January 26, 2018 at 7:18 pm

    And what about R.L. Burnside?

    • Michael C

      February 7, 2018 at 6:29 pm

      R.L. Burnside was from North Mississippi and developed his early musical style there. The short time he lived in Chicago in the 1940s he worked in factories and was not a well known performing musician. After about three years when several other family members had been murdered he returned to the north Mississippi/Memphis area. He was “discovered” there, did most of his recording there, and was based out of North Mississippi when he finally gained widespread recognition. So not really a *Chicago* blues artist.

  27. 12-Bar

    January 27, 2018 at 4:34 am

    Magic Sam, Jimmy Rogers, Junior Wells, Otis Rush

  28. Sammy

    January 27, 2018 at 4:47 am

    I’d say Magic Sam is definitely in the top 10. Elmore James was hugely influential and so was J. B. Lenoir.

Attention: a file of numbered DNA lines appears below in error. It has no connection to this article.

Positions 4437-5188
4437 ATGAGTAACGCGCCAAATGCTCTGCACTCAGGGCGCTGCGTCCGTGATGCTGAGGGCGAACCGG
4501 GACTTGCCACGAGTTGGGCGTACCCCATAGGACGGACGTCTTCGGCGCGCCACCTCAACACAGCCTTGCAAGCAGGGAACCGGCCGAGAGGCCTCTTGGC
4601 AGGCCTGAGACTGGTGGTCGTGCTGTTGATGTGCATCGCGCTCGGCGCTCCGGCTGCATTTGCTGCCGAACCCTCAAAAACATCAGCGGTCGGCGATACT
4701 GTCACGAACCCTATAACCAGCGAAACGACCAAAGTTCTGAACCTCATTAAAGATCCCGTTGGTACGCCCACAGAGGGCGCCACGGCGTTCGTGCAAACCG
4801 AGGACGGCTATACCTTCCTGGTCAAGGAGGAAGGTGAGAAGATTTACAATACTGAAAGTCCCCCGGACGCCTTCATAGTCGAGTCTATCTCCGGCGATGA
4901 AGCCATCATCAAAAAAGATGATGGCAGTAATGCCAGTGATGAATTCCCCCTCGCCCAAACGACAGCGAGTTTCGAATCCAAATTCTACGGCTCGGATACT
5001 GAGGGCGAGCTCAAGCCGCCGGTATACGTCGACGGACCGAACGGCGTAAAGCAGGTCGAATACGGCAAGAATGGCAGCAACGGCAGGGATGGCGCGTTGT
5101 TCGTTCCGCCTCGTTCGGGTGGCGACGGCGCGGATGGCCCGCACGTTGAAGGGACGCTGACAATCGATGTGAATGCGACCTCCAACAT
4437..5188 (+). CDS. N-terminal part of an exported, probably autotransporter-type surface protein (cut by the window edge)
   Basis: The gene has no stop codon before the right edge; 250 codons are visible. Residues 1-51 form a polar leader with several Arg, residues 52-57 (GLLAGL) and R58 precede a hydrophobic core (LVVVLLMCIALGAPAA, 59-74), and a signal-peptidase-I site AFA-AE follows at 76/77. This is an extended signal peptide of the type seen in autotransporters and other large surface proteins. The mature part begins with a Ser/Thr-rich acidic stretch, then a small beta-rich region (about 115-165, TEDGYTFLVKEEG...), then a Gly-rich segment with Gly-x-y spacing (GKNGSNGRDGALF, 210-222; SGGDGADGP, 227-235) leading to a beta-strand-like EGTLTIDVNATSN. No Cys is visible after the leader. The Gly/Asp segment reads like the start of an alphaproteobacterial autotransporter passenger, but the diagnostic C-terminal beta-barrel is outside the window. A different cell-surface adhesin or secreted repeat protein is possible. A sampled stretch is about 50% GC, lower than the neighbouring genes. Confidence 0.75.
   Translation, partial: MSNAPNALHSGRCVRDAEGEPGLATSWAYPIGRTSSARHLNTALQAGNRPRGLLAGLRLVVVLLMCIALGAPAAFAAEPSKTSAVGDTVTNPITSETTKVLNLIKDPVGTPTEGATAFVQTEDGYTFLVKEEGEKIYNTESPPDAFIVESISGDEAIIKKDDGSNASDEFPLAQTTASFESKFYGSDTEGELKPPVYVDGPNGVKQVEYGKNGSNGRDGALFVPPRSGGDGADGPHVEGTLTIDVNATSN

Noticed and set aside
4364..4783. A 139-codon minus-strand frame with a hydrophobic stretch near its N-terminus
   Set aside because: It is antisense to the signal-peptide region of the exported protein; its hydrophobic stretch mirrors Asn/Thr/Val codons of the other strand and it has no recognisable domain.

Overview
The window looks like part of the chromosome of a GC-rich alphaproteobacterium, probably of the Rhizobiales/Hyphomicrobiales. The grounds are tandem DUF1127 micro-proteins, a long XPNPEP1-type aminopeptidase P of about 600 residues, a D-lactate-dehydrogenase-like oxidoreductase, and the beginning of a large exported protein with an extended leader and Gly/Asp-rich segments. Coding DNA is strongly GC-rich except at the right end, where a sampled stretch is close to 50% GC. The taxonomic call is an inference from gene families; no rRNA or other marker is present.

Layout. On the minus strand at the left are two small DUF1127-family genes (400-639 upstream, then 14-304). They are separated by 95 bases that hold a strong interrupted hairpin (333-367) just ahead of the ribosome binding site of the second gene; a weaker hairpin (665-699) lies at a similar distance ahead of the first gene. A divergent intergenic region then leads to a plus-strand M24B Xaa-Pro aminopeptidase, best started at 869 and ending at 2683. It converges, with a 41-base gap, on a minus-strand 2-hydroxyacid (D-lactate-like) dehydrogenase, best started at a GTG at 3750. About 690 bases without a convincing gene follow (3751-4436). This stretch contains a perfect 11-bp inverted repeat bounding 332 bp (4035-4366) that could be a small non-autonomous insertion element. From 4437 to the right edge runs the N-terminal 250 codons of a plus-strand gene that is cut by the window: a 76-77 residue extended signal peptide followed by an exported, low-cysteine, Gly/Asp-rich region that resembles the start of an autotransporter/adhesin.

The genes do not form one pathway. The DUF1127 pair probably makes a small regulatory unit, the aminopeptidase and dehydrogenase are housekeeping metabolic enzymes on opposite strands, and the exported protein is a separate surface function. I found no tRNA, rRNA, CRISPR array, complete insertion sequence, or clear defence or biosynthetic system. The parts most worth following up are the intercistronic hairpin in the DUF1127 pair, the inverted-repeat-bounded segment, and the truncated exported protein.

29. santa claus

    March 5, 2018 at 7:42 pm

    don;t know why everyone thinks Bo Diddeley is so great.not from chicago i guess,but my fav is albert king.

  30. Ancient blue man

    January 21, 2022 at 9:14 pm

    Embarrassingly off – Sonny Boy Williamson II, as pictured, not 1, lived until 1965, and was far more influential than 1, with everyone from Led Zeppelin (Bring It On Home) to the Who (Eyesight to the Blind), Allman Brothers (One Way Out), to the early Yardbirds, Animals, and the Band, influencing the next wave of harp players like Walter, Junior Wells, and obviously Howlin Wolf. The live album with the Yardbirds, recorded Dec 1963, but not released until 1966 after the ‘Birds pop hits took off, has him schooling the nascent talent of a young Clapton, whose rather anemic guitar soloes fortunately developed quickly. Sonny Boy was a hit in Germany, where Hohner gave him a 12-hole Marine Band he played on Bye Bye Bird, and his solos sans backup showed his uncanny timing and ability to fill time with just finger snaps and perfect sense of when to leave space.